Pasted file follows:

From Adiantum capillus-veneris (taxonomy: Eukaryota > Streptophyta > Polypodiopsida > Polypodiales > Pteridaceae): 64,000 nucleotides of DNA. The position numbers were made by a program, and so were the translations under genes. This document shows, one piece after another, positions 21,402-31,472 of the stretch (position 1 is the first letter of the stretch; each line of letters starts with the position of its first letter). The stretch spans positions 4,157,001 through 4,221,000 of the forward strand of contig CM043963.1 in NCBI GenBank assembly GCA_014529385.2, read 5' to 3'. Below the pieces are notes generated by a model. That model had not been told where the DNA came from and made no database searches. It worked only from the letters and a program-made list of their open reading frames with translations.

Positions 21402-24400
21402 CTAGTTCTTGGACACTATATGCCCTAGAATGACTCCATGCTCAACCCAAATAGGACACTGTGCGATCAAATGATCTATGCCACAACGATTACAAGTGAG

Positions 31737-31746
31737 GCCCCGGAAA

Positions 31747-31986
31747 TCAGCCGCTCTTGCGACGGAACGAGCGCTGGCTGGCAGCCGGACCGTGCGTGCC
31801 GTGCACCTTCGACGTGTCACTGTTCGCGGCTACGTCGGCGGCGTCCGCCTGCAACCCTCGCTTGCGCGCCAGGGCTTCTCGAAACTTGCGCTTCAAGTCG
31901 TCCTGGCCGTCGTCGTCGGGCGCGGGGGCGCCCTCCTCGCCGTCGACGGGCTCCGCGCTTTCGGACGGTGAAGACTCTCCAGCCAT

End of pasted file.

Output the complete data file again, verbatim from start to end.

From Adiantum capillus-veneris (taxonomy: Eukaryota > Streptophyta > Polypodiopsida > Polypodiales > Pteridaceae): 64,000 nucleotides of DNA. The position numbers were made by a program, and so were the translations under genes. This document shows, one piece after another, positions 21,402-31,472 of the stretch (position 1 is the first letter of the stretch; each line of letters starts with the position of its first letter). The stretch spans positions 4,157,001 through 4,221,000 of the forward strand of contig CM043963.1 in NCBI GenBank assembly GCA_014529385.2, read 5' to 3'. Below the pieces are notes generated by a model. That model had not been told where the DNA came from and made no database searches. It worked only from the letters and a program-made list of their open reading frames with translations.

Positions 21402-24400
21402 CTAGTTCTTGGACACTATATGCCCTAGAATGACTCCATGCTCAACCCAAATAGGACACTGTGCGATCAAATGATCTATGCCACAACGATTACAAGTGAG

Positions 31737-31746
31737 GCCCCGGAAA

Positions 31747-31986
31747 TCAGCCGCTCTTGCGACGGAACGAGCGCTGGCTGGCAGCCGGACCGTGCGTGCC
31801 GTGCACCTTCGACGTGTCACTGTTCGCGGCTACGTCGGCGGCGTCCGCCTGCAACCCTCGCTTGCGCGCCAGGGCTTCTCGAAACTTGCGCTTCAAGTCG
31901 TCCTGGCCGTCGTCGTCGGGCGCGGGGGCGCCCTCCTCGCCGTCGACGGGCTCCGCGCTTTCGGACGGTGAAGACTCTCCAGCCAT